Genealogy from the perspective of a member of The Church of Jesus Christ of Latter-day Saints (Mormon, LDS)

Saturday, May 23, 2015

Update on the Status of the Mesa FamilySearch Library

I received some information today that indicates that Mesa FamilySearch Library may not re-open for an extended time. There are apparently some further issues that need to be resolved and even if those issues are resolved, work will not begin on the structure in the near future. Sorry to be so vague, but essentially all I can deduce is that the Library will remain closed for an extended period of time.

Sad news.

Friday, May 22, 2015

Taking a look at Rootsmapper

There are now 95 apps listed in the App Gallery. Over the next few weeks, I will be highlighting many of these "apps" and commenting on their functions. I do not intend to "review" these programs, but I will try to explain how or why they might be useful. I have chosen the program as my first highlight.

Some people, like me, are graphically oriented. I remember things better when I can visualize them. has a very visually oriented interface that shows you within seconds the connections your family has with other countries. Here is a YouTube video explaining the program:

Here is another video explaining how to use the program:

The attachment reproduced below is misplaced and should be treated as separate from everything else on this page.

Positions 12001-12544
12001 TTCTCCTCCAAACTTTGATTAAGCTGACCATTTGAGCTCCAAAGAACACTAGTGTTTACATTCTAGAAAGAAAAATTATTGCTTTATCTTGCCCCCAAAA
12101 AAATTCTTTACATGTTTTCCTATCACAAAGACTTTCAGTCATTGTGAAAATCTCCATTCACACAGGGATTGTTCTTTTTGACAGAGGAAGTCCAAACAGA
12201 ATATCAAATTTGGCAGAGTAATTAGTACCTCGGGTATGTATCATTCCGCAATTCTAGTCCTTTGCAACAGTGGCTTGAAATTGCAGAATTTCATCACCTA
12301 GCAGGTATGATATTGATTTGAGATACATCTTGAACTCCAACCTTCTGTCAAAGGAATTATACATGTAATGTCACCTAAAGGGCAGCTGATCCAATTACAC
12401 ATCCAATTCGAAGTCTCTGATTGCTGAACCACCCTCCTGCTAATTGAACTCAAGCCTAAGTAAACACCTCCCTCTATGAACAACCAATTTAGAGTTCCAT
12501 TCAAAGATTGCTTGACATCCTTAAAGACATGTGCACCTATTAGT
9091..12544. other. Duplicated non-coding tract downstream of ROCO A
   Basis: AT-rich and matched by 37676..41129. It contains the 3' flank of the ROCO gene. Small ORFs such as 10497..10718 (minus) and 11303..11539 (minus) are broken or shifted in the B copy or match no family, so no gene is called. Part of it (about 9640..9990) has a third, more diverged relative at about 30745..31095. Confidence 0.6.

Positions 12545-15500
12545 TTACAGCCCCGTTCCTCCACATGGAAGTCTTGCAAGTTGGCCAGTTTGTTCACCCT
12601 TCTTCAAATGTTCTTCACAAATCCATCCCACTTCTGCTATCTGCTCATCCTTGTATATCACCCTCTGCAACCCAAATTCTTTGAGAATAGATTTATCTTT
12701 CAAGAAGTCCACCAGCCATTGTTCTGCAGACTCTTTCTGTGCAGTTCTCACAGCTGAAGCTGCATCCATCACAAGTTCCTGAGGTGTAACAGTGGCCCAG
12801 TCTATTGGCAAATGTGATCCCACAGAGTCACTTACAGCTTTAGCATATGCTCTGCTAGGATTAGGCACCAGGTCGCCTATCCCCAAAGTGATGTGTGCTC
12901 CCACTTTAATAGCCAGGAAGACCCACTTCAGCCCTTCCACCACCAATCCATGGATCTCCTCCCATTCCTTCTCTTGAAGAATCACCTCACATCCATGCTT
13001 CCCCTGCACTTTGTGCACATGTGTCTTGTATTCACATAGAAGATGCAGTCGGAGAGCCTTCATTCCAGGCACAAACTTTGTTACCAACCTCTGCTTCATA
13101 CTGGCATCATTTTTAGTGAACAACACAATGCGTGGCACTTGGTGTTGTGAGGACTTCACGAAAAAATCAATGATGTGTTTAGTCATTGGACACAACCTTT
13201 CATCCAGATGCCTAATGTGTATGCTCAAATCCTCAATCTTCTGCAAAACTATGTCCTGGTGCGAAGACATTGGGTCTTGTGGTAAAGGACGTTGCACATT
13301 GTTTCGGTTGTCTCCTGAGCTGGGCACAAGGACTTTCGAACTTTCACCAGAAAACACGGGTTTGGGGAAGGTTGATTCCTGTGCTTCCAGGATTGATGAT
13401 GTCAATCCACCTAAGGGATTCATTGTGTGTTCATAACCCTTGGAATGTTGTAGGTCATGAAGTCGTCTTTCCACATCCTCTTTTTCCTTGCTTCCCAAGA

Getting Started with Indexing from FamilySearch

FamilySearch has just released a cute new video about getting started with Indexing. We need to be reminded about how valuable Indexing is to the entire genealogical community.

Thursday, May 21, 2015

FamilySearch Partner up for sale

From time to time, I have a blog post that has interest to both readers of this blog and my older blog, Genealogy's Star. Today, there is an article about the potential auction sale of Since this could impact members of The Church of Jesus Christ of Latter-day Saints who have a "free" account with, I suggest this link to read the article:

Wednesday, May 20, 2015

A Closer Look at FamilySearch Community Trees

I recently wrote about the addition of the Community Trees website to the Genealogies section of The Genealogies section of the website is located from a link in the pull-down menu below the "Search" tab at the top of each of the pages of the website. There are four huge collections in the Genealogies section. Each of the four collections has its own idiosyncrasies.

In this post, I am focusing on the Community Trees section. This is the only one of the four sections that has been and continues to be operated as a separate website, quasi-independently of  The complete website has a number of different sections as shown on the startup page above. One unique section contains both the audio recordings and transcripts of oral histories containing records of 5,379, 468 individuals, mainly from the Pacific area islands and Africa. There are presently 13, 968 different sources. Here is a screenshot showing the top 30 places where the oral histories were recorded: